Local Government Association
Local Government Association
National Register of Licencing Refusals and Revocations
Briefly describe the initiative/ project/service; please include your aims and objectives
Following the publication of the Jay Report into child sexual exploitation in Rotherham, NAFN Data and Intelligence Services (NAFN) was approached by a member of Rotherham Council who was seeking to address concerns raised about the involvement of licensed taxi drivers in these offences.
The lack of joined up information had frustrated the assessment process for many years, inadvertently creating tension between authorities who had refused or revoked licences with good cause, only to have the same driver operating in their area, having been permitted a licence by a neighbouring authority. It became clear that there was no national mechanism to facilitate the exchange of information regarding licence revocations and refusals.
Subsequent discussions with the Local Government Association (LGA) and the Institute of Licensing (IoL) confirmed the need to develop a national register of taxi and PHV drivers’ licence revocations and refusals. It was agreed that NAFN was ideally placed to deliver a technical solution and a project was initiated in April 2017 to design, develop and launch a national database: the National Register of Taxi Licence and PHV Revocations and Refusals (NR3).
What are the key achievements?
The Register helps to identify individuals who have been revoked or refused a licence and subsequently make an application in a different area. Licencing authorities are increasingly aware of this innovative service and the number of registered users has risen 65% (129 to 366) in the first half of 2019. The new system has already delivered the following benefits and outcomes: Supports the objectives of safeguarding, prevention and consistency whilst enhancing the reputation of local government; Improved national standards and best practice for the administration of taxi and PHV licences; Effective data sharing and intelligence on taxi and PHV licence revocations and refusals; Enhanced national awareness on checks and controls undertaken in the administration of taxi and PHV licences; Users have identified wider social benefits in reducing the potential for other crimes that might be perpetrated by applicants deemed unfit to receive a licence; Licencing authorities can make informed decisions based on data registered by other councils.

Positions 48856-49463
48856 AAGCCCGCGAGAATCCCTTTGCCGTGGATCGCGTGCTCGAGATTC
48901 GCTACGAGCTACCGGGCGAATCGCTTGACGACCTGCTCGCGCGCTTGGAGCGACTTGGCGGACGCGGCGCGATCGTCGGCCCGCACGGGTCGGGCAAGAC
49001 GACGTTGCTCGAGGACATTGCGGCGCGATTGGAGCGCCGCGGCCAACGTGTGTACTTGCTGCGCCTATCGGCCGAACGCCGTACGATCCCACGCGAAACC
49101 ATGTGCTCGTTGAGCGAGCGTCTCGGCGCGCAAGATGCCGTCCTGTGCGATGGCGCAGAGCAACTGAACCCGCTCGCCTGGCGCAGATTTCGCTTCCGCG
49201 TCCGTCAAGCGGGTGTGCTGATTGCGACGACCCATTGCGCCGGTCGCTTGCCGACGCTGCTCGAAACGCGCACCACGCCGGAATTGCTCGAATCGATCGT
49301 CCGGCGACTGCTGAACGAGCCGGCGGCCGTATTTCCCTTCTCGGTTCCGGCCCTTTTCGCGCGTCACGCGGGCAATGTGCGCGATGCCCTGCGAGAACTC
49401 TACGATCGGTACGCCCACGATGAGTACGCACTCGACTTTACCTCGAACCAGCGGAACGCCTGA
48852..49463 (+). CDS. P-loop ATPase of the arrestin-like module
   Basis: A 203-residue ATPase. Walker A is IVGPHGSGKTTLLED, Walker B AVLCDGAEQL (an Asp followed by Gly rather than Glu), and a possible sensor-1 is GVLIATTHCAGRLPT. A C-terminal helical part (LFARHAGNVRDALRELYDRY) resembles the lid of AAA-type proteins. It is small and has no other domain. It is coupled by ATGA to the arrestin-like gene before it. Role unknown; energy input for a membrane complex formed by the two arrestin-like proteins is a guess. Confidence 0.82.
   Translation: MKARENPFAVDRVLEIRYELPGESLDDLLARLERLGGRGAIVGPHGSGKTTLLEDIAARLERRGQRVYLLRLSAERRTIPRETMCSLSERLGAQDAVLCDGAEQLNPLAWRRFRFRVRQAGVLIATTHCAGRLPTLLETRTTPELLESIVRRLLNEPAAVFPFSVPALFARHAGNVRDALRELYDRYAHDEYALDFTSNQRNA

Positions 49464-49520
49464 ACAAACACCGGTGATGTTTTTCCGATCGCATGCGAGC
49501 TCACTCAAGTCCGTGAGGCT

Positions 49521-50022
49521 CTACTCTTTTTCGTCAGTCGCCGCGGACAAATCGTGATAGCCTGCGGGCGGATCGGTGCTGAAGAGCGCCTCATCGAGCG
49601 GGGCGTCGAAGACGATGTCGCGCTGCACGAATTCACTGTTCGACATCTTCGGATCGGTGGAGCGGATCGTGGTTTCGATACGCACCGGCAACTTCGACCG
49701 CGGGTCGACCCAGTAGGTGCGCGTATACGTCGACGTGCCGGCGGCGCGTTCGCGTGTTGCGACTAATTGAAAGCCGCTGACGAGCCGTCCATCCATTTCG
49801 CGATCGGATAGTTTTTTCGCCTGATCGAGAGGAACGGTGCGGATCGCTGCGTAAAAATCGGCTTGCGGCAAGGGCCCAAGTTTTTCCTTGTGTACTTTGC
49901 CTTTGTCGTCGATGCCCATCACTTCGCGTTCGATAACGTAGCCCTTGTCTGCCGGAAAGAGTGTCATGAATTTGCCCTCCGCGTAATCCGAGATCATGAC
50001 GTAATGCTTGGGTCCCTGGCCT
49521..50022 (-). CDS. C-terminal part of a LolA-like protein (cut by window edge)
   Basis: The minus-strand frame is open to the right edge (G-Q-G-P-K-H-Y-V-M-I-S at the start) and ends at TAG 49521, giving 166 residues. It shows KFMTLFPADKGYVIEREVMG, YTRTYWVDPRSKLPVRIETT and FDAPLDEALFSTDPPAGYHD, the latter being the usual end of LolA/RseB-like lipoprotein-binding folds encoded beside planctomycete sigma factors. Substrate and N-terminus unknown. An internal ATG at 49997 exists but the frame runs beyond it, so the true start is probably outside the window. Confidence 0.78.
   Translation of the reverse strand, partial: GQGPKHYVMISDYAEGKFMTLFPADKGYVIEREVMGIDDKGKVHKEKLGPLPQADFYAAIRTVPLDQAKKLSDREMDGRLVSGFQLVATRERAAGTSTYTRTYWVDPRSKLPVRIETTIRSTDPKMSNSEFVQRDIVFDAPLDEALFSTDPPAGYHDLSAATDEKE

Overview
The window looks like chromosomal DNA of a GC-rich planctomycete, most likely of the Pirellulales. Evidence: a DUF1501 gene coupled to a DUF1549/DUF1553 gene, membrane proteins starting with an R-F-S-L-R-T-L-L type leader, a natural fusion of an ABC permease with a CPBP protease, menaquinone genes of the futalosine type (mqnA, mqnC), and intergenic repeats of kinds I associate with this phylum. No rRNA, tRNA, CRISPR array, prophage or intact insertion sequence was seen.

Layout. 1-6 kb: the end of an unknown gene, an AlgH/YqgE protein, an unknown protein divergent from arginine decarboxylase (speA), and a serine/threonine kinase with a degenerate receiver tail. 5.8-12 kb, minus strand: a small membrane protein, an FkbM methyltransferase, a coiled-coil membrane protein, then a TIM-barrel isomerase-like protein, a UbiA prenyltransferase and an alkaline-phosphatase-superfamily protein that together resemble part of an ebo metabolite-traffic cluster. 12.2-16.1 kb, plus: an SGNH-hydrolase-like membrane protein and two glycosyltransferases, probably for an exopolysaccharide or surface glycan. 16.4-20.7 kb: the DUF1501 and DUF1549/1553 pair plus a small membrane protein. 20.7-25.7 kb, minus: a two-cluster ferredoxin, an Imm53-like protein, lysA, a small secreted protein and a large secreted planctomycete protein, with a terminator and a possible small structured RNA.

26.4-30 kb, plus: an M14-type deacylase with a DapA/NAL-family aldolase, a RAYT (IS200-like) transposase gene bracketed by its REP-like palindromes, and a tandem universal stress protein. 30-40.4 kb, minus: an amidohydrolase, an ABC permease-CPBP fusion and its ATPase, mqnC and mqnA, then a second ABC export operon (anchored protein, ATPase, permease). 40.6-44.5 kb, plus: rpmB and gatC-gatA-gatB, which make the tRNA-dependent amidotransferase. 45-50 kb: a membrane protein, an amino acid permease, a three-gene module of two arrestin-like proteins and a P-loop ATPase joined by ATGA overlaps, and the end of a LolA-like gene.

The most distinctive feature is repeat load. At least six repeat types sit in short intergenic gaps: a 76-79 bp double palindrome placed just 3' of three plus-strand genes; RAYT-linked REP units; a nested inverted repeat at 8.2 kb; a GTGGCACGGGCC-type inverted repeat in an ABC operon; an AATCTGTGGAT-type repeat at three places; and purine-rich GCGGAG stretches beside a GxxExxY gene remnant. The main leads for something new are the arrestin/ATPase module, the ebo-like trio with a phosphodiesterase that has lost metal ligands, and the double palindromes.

What are the key learning points?
All licensing authorities work differently; therefore, development of a memorandum of understanding supporting the aims and objectives of the initiative required innovative thinking. The policy framework for establishing and using the Register was set by the LGA and IoL. To support local authorities accessing the Register, NAFN worked with the LGA and IoL to create relevant data processing and sharing agreements as well as NR3 guidance and user training. NR3 was a major new operational system and it was necessary to communicate widely with all local authorities to promote the benefits and encourage buy-in.
NAFN supported the migration of historical data to the Register in order that information for the past 25 years could be held centrally for all licencing authorities. NAFN’s reputation as a trusted ‘centre of excellence’ was critical in acquiring and uploading this data. Support for organisations to both manually and electronically upload the data was also key, as they not only worked differently but have different in-house systems. Development of the technical solution cost £15,000 and the new system was launched in July 2018.
Collaborative working enabled a fully functional national business solution to be specified and delivered at minimal cost meeting the overall policy objectives. The Register has enhanced licensing and enforcement across the country improving passenger safety and increasing public trust. Early in 2018, the three stakeholders met with Daniel Zeichner MP who was seeking to promote a Private Members Bill to improve safety for passengers of taxis and private hire vehicles requiring all licensing authorities to record license refusals, revocations and suspensions on a national database. Clearly, the NR3 initiative provided the business solution to underpin the proposed legislation and Daniel was extremely supportive.
All stakeholders are delighted that the business solution provides a simple, effective and affordable response to a key national safety concern. Current direct benefits along with the collaboration of Licencing authorities outside of the register, add to the long term demand for the initiative NAFN has delivered. NR3 is a cost-effective system available to all local authorities, and to provide additional support, could be further developed as required at minimal cost.